Skip to main content

Mapping the distance between fire hazard and disaster for communities in Canadian forests.

Year of Publication
Publication Type

Communities interspersed throughout the Canadian wildland are threatened by fires that have become bigger and more frequent in some parts of the country in recent decades. Identifying the fireshed (source area) and pathways from which wildland fire may ignite and spread from the landscape to a community is crucial for risk-reduction strategy and planning. We used outputs from a fire simulation model, including fire polygons and rate of spread, to map firesheds, fire pathways and corridors and spread distances for 1980 communities in the forested areas of Canada. We found fireshed sizes are larger in the north, where the mean distances between ecumene and fireshed perimeters were greater than 10 km. The Rayleigh Z test indicated that simulated fires around a large proportion of communities show significant directional trends, and these trends are stronger in the Boreal Plains and Shields than in the Rocky Mountain area. The average distance from which fire, when spreading at the maximum simulated rate, could reach the community perimeter was approximately 5, 12 and 18 km in 1, 2 and 3 days, respectively. The average daily spread distances increased latitudinally, from south to north. Spread distances were the shortest in the Pacific Maritime, Atlantic Maritime and Boreal Plains Ecozones, implying lower rates of spread compared to the rest of the country. The fire corridors generated from random ignitions and from ignitions predicted from local fire history differ, indicating that factors other than fuel (e.g. fire weather, ignition pattern) play a significant role in determining the direction that fires burn into a community.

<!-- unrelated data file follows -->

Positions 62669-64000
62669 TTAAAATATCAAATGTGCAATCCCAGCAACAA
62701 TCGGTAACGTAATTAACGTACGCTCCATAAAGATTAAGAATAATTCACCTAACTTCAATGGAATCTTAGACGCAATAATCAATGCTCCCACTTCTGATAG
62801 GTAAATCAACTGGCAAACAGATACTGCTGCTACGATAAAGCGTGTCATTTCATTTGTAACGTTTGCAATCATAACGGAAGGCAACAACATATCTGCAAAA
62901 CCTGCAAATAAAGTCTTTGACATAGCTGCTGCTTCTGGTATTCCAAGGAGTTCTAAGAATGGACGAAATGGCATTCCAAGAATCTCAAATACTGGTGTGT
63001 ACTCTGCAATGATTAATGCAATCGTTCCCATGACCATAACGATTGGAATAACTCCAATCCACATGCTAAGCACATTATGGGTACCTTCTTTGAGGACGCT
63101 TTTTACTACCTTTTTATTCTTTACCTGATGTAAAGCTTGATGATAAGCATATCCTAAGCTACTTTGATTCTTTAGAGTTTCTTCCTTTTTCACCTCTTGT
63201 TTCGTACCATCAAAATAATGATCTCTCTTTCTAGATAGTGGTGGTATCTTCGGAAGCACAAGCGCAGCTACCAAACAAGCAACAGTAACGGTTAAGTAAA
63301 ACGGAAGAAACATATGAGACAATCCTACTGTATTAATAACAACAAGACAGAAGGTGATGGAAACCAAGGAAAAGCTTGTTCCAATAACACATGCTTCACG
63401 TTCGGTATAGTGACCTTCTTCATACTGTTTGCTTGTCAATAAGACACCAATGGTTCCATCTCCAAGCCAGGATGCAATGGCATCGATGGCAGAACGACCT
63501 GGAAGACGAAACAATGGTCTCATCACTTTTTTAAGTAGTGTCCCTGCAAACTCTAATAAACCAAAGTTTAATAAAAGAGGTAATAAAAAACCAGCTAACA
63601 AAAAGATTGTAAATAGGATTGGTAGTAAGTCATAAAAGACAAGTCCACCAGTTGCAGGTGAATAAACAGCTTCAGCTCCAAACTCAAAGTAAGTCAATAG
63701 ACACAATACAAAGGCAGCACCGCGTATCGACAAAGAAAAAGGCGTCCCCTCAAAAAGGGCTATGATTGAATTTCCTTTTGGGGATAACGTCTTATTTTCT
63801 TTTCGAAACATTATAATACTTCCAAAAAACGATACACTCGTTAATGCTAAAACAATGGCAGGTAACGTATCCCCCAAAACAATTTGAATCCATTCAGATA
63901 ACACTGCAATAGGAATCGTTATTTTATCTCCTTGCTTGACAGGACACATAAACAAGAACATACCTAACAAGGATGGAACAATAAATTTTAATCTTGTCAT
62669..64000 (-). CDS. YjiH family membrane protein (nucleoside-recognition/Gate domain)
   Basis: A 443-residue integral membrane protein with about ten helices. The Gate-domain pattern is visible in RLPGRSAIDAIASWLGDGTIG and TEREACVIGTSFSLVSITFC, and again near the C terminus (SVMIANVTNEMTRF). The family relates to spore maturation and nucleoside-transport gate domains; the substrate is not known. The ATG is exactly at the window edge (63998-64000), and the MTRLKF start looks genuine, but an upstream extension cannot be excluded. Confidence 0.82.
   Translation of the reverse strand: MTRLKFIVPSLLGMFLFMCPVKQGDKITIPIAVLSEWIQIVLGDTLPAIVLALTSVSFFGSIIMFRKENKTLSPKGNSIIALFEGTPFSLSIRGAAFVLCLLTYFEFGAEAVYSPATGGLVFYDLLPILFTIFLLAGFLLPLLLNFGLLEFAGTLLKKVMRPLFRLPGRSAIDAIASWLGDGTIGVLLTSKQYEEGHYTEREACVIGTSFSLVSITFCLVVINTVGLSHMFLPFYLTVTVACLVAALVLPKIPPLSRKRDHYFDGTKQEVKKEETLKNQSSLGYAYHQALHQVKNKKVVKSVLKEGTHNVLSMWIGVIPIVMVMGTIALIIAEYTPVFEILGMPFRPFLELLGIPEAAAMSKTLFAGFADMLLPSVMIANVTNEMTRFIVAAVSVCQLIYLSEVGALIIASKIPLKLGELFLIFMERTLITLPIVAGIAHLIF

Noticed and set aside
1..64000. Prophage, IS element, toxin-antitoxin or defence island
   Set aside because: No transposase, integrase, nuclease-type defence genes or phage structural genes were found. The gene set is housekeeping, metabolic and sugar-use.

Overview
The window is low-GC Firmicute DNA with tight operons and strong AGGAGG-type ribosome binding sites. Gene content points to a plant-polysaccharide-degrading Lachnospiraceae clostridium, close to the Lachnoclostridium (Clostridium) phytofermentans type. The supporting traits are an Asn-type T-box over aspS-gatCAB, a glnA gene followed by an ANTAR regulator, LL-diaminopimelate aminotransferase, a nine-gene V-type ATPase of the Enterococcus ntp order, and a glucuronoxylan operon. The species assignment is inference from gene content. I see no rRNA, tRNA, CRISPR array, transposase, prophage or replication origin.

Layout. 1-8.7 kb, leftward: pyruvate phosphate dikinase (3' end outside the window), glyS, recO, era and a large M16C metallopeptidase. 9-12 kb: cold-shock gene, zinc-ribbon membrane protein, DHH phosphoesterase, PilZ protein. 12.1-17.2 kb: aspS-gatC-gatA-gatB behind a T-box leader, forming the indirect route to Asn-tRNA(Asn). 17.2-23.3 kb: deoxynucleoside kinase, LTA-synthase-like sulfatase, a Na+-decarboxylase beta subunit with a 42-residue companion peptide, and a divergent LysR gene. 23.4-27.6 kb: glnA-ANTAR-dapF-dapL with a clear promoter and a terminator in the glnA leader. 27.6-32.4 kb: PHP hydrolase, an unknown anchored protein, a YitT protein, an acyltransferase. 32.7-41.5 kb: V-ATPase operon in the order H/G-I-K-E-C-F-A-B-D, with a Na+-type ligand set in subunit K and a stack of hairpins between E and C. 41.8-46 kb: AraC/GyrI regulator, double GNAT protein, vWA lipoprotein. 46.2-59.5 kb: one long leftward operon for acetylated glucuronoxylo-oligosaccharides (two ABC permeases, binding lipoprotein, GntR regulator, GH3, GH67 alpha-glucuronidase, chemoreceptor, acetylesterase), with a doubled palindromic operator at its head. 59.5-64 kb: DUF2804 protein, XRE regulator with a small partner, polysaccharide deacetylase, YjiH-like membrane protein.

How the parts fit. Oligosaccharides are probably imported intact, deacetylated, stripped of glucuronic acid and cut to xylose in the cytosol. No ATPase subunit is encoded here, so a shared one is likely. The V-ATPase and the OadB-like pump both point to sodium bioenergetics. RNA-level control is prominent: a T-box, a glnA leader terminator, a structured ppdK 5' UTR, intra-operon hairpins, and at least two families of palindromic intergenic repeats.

Xianli Wang, Tom Swystun, Colin B. McFayden, Sandy Erni, Jacqueline Oliver, Stephen W. Taylor, Mike D. Flannigan

Wang, X., Swystun, T., McFayden, C. B., Erni, S., Oliver, J., Taylor, S. W., & Flannigan, M. D. (2024). Mapping the distance between fire hazard and disaster for communities in Canadian forests. Global Change Biology, 30, e17221.


Publication Keywords